Ambassador Reid to the Secretary of State.

No. 241.]

Sir: Referring to your No. 239 of June 30, 1906, I have the honor to report the receipt to-day of a letter from Sir E. Gorst, acting for the secretary of state for foreign affairs in his absence, saying that the divergence in the views of the two governments, as disclosed in your letter, makes an immediate settlement impossible. His Majesty’s Government is accordingly prepared, responding, as it says, to your suggestion, to confer upon a modus vivendi for this season, and will shortly submit proposals to that end.

Inclosed please find a copy of his letter and of my reply.

I have the honor to be, sir, your obedient servant,

Whitelaw Reid.
[Page 696]
[Inclosure 1.]

Sir E. Gorst to Ambassador Reid.


Your Excellency: The note, which you were so good as to address to me oh the 20th ultimo, forwarding a letter from Mr. Secretary Root respecting the rights of American fishing vessels on the Newfoundland coast, is receiving the careful consideration of His Majesty’s Government, and they have observed with much regret that the wide divergence of views between the two Governments which is disclosed by the correspondence makes it hopeless to expect an immediate settlement of the various questions at issue.

Pending the further discussion of these questions, however, and without prejudice to it, His Majesty’s Government are prepared, in accordance with the suggestion made in Mr. Root’s letter, to confer with the United States Government with a view to some arrangement which will secure the peaceable and orderly conduct of the forthcoming fishery, and they hope very shortly to be able to submit proposals with this object. I may add that such an arrangement would be merely in the nature of a modus vivendi applicable only to the ensuing season and should not in any way affect any of the rights and claims of either party.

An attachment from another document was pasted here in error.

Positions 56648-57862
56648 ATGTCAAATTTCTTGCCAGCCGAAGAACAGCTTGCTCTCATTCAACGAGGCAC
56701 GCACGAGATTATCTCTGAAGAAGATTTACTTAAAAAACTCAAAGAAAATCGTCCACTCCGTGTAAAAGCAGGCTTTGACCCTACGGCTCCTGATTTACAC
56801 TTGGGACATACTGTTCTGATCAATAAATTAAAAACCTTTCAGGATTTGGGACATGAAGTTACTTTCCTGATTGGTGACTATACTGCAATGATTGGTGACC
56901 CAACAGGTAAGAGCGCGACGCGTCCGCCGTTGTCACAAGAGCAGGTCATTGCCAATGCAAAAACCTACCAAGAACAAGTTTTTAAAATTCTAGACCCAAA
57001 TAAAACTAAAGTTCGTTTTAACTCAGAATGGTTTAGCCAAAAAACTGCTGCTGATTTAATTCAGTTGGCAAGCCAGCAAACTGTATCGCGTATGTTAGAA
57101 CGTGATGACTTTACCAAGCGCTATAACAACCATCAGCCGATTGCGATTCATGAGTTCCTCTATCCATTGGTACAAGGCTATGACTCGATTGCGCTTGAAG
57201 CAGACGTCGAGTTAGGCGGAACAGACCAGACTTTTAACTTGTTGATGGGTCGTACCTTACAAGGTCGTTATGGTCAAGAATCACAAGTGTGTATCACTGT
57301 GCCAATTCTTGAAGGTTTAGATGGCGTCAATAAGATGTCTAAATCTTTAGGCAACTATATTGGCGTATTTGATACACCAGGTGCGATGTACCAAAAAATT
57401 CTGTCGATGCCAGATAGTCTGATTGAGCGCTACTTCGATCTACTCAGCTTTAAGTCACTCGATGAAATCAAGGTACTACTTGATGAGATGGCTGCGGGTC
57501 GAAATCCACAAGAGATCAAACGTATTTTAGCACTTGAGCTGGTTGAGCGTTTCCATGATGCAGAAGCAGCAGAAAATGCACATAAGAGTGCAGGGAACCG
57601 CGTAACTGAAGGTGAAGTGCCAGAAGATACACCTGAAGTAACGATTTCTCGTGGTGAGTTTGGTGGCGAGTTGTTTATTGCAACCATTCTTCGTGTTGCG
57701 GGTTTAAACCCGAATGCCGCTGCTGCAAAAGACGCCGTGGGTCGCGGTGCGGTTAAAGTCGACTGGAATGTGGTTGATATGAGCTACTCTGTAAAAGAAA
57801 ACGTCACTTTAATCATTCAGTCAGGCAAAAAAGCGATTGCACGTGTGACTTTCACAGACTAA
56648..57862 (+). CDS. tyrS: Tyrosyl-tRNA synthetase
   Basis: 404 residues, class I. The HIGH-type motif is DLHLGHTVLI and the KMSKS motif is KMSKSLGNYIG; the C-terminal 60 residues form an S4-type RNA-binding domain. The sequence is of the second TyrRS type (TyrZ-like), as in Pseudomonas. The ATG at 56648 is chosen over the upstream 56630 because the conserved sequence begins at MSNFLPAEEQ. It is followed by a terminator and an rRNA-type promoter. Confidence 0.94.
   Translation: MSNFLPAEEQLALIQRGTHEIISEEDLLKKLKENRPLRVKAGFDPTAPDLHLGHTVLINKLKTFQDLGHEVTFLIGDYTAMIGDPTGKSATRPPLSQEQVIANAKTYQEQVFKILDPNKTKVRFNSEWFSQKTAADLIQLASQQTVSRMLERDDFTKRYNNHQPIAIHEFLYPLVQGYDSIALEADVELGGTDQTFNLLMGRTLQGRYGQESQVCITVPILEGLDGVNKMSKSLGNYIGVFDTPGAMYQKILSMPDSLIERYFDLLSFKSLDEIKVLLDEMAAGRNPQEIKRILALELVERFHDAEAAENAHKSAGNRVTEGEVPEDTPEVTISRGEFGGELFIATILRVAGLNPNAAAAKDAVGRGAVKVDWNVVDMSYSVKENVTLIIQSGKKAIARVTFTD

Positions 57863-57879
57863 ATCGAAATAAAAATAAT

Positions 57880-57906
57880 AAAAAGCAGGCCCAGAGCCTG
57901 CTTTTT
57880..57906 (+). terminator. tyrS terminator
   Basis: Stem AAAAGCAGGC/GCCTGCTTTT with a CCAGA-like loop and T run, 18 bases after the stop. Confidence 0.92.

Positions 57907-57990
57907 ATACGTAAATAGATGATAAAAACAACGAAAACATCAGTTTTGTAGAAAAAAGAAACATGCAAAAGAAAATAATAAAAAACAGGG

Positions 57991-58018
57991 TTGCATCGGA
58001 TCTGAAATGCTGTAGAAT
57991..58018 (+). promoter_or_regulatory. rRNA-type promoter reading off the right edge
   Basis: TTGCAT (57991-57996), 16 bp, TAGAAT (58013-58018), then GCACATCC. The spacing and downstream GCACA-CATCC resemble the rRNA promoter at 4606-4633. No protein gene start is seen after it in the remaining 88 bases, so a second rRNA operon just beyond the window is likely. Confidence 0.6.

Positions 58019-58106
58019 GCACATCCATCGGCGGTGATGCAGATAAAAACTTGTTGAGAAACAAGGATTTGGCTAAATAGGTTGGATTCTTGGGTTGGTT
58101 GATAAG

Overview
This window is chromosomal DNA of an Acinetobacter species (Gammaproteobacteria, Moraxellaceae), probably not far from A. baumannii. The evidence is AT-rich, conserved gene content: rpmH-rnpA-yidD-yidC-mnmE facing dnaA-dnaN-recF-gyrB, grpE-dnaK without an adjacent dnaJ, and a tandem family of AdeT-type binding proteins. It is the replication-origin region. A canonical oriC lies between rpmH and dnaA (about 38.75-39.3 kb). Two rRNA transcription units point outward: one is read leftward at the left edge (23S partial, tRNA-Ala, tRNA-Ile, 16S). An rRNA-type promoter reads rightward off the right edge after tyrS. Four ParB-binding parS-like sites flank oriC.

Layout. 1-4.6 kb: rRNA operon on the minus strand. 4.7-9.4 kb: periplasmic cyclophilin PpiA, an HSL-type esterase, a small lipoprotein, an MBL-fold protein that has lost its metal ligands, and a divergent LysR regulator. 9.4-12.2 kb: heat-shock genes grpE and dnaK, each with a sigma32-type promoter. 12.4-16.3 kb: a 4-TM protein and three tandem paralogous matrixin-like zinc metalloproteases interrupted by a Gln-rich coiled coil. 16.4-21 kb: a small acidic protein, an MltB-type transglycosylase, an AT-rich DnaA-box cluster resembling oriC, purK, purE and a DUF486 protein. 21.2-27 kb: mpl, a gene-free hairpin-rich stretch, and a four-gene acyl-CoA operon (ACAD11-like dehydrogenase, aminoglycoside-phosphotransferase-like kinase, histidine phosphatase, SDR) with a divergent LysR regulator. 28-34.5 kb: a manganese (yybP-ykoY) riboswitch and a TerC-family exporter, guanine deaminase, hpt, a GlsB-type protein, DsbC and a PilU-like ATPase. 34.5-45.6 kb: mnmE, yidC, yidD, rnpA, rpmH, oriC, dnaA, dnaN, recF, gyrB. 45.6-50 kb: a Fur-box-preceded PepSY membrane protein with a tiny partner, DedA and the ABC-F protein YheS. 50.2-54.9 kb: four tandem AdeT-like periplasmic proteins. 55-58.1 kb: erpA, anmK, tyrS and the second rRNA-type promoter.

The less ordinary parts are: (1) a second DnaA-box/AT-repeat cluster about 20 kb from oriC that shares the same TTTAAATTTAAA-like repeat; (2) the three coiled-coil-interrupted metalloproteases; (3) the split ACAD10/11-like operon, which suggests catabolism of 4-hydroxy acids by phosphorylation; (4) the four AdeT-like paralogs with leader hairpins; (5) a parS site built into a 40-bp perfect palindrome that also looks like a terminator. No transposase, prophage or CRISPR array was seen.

I have, etc.,

E. Gorst.

(In the absence of the Secretary of State.)
[Inclosure 2.]

Ambassador Reid to Sir E. Grey.

Sir: I have the honor to acknowledge the letter of Sir E. Gorst of August 14, regretting that, owing to the wide divergence from your views disclosed in Mr. Root’s letter respecting the rights of American vessels on the Newfoundland coast, it is hopeless to expect an immediate settlement.

I am glad to note that under these circumstances you expect soon to submit proposals for a modus vivendi for the ensuing season, and shall hasten to advise my Government of this purpose.

I have, etc.,

Whitelaw Reid.